Click here to download a free MP3 of the song "The Friendly Village by the Bay" by Bruce Jenney.
2007-01-03 / Columnists

Pets, Pets, Pets

by Joanne Anderson

There are so many facets of shelter rescue that I love. Sometimes I'm merely the "accidental tourist". While at a Town shelter for a particular dog or cat, I may stumble on another one, often a purebred dog, which can be placed in the best of hands once I contact a dedicated network of guardians. Then I just sit back and watch the magic happen.

Last Wednesday I accompanied my pal, Doris Klem, to a distant Town shelter to retrieve a Last Hope foster who had escaped from his "tentative" owners. (Actually it was a Lets Make a Deal trip. At times you need a co-pilot when you transport a dog. Since this goofy guy likes to slobber the driver and rear view mirror, I promised to go with Doris, if she'd ride with me the next day when I took our exuberant foster German Shepherd to her trainer.)

The Last Hope dog was a fortunate fugitive. Turns out his trial owners weren't searching. Thankfully, the shelter recognized their new inmate. He had spent 6 months with them before Last Hope adopted him, and happened to get loose again in the same Town. The staff called to say they thought Mr. Goofy was back. We went to bail him out.

While there, I noticed Cupcake, a female Bullmastiff lying on a rug. The signs on her cage said that she came in 12/15 as a stray with a fractured pelvis. She was most likely hit by a car. Despite the ingrained "pound" misconception, most Town shelters are evolving from holding tanks to havens. Years ago an injured dog, especially a giant one, would not be kept long. In contrast, while in the Town's custody, Cupcake had x-rays and pain meds. The staff was doing all they could to make her comfortable.

Natasha at Islip Shelter Natasha at Islip Shelter I asked about her xrays, then for permission to take a few photos and call breed rescue. The shelter was extremely accommodating. In the past, and still at times, the mention of "purebred rescue" meets with varied reception at municipal shelters.

Some government-run shelters think the public should have first choice of all purebreds, but others, like me, feel that the public has already failed these impounded purebreds at least once. We believe the next placement, when possible, should be with the intervention of those experts who cherish the breed and will do all they can to see that the dog never surfaces in a shelter again.

Soon as I got home, I called a Bullmastiff's angel, Janell Granier, is director of programs at the Mayor's Alliance for NYC Animals by day. She's also a foster Mom for many orphan kittens and a volunteer for American Bullmastiff Association (ABA) Rescueclubs. Janell has performed miracles for Bullmastiffs pulled from other LI Town shelters, including Xander who now lives happily ever after in Ohio. I emailed her the photos

Riley, at Babylon Shelter Riley, at Babylon Shelter to verify Cupcake's breed. Digitals are a

Godsend to rescue work.

By the next day, Janell had made arrangements

with the Town shelter to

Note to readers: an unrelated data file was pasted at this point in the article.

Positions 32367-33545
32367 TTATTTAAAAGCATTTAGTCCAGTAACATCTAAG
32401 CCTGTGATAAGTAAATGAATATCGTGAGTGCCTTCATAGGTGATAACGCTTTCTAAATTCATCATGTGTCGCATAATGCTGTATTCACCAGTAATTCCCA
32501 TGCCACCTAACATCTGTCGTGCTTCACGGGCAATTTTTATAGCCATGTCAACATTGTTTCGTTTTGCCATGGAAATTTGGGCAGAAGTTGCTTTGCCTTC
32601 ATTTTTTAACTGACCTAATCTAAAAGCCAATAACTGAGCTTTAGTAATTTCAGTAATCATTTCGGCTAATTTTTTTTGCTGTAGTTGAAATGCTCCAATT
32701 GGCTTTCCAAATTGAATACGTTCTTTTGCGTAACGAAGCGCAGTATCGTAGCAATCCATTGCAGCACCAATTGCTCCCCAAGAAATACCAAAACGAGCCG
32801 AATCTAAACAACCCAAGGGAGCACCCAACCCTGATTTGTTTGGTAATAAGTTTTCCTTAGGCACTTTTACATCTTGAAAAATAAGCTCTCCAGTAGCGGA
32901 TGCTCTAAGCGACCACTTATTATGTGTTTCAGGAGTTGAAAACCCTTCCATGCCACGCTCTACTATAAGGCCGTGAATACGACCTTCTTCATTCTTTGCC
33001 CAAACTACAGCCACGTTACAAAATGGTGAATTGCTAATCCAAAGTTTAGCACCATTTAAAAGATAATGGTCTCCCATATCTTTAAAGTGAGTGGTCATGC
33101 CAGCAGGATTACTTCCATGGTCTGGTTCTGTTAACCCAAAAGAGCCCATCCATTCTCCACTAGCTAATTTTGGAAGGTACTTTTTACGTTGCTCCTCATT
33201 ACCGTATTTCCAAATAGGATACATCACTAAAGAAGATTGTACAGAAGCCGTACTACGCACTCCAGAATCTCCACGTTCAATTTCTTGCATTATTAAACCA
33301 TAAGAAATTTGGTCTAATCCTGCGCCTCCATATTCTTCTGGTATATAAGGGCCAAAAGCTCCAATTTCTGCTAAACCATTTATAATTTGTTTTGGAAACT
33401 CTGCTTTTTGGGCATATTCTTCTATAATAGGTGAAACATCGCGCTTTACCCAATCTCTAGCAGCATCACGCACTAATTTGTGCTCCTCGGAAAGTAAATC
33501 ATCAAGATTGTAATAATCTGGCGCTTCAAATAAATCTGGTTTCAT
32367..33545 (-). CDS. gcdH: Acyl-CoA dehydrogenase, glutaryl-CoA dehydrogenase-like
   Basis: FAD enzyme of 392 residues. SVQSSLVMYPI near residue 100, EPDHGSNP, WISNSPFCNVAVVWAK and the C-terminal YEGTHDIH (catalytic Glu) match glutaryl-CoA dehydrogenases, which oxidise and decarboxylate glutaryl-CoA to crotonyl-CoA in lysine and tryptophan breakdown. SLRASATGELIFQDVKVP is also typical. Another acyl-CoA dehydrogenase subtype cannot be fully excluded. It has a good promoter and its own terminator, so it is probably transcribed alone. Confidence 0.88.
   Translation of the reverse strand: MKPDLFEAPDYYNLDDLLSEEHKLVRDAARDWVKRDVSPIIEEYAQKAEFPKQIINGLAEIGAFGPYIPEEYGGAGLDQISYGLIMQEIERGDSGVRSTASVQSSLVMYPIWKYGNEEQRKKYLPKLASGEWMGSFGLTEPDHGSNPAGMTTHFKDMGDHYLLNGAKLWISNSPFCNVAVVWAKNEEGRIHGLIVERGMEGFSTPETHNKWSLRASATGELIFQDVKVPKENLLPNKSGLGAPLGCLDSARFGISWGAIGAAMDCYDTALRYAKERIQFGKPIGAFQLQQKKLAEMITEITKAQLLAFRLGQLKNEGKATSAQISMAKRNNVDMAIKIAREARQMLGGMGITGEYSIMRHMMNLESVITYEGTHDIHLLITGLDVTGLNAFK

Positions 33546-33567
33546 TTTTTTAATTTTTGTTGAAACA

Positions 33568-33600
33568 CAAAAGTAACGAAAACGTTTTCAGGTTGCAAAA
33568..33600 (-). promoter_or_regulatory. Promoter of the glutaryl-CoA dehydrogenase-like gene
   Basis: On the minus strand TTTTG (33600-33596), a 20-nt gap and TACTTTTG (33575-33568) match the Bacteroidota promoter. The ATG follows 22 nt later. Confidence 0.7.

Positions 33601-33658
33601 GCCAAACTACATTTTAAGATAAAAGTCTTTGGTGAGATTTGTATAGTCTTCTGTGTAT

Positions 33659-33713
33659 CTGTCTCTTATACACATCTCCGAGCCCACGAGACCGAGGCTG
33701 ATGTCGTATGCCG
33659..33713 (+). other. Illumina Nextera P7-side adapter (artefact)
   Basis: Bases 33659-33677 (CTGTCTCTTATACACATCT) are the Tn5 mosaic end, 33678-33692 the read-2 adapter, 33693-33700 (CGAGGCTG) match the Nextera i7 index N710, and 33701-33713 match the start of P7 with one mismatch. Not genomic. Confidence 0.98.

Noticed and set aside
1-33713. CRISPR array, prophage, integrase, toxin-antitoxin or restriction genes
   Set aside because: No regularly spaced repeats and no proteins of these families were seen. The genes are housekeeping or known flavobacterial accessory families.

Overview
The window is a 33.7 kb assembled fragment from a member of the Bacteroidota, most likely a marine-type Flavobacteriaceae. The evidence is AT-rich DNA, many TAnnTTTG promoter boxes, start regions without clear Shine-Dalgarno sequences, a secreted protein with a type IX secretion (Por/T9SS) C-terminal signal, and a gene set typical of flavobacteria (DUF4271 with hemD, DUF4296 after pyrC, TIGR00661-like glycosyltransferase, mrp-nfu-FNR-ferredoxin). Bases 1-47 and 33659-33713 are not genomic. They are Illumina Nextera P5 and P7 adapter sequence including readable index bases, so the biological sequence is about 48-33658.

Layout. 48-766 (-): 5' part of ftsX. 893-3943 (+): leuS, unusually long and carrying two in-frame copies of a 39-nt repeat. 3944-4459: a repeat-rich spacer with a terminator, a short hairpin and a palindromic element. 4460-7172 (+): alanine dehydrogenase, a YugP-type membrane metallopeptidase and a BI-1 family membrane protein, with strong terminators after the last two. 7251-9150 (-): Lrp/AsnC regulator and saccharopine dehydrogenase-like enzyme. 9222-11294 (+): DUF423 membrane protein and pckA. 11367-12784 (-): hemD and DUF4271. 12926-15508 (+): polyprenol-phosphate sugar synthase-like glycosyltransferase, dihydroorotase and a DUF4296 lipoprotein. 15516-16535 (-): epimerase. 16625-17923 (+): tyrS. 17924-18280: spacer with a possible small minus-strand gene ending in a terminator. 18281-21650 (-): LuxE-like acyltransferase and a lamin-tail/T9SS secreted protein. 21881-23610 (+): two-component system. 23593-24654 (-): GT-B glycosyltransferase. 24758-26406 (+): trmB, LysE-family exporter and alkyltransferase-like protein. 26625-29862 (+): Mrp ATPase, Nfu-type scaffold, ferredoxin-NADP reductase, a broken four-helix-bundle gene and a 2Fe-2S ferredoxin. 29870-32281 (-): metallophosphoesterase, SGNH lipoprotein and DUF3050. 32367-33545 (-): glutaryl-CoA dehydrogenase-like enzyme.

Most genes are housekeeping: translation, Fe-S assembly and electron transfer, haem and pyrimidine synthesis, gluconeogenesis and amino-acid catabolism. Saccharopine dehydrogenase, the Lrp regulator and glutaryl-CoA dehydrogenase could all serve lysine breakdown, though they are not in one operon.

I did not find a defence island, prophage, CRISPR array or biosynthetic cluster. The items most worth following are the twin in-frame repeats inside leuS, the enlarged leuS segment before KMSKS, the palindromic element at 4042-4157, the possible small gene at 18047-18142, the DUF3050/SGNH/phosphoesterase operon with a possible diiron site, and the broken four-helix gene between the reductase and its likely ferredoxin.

pick up Cupcake. On Friday,

using one of her precious

vacation days and no co-pilot, Janell drove mucho miles from Manhattan to east- ern Suffolk to get Cupcake, and then to New Jersey to bring the appreciative, smooching Bullie to Andrea Kelly, her new foster Mom.

Cupcake, estimated only to be about 2, has been delivered to the best of hands. She has the support of Janell, Andrea and all of ABA Rescue. Cupcake is now recuperating in a home; on supplements to strengthen her bones; and has an appointment the day after New Year's to see their favorite orthopedic specialist. Once she's better, she'll go to a forever home. I can't think of a happier way to usher in the new rescue year.

Switching breeds-Yours truly, the accidental tourist, is also a jinx. Told someone Wednesday that I rarely see Weimaraners in the shelter and the next day the Wegman floodgates opened. Two owner surrenders showed up. That's why this week's adoption list is a combo of Islip and Babylon Town Shelter.

At Islip Town Shelter (224-5660) Denver Ave. Bay Shore: "Ashley" (#6357) - sweetheart 4 yr. Weimaraner- owner had no time for her; "Natasha" (#6319- shown here), a 1 yr. small Shepherd mixgets along with kids, dogs, cats- looking for a happier New Year=t; male small Schnauzer/Terrier (#6420) - so cute but frightened; "Sheba" (#6443) - 5 yr. German Shepherd - likes kids and other dogs.

At Babylon Town Shelter (643- 9270) Lamar St. W. Babylon: "Riley" in Cage 5 (shown here) - a handsome 3 yr. Weimaraner. His owner was moving into an apartment; a small male Pointer in Cage 43; "Bullet"- the red Siberian Husky in Cage 7; an older female purebred mini-Schnauzer in Cage 75 found in N. Babylon; "Fanny" the playful Husky mix in Cage 93. Contacted Weimaraner Rescue about "Ashley" in Islip before I knew "Riley" was also at Babylon. Don't be upset with me, but my hope is that breed rescue has performed their magic for both by the time this is published.

Return to top

Suffolk County Shelter Locator and Storm Surge Zone Mapping Tool
The Shelter Locator and Storm Surge Zone Mapping Tool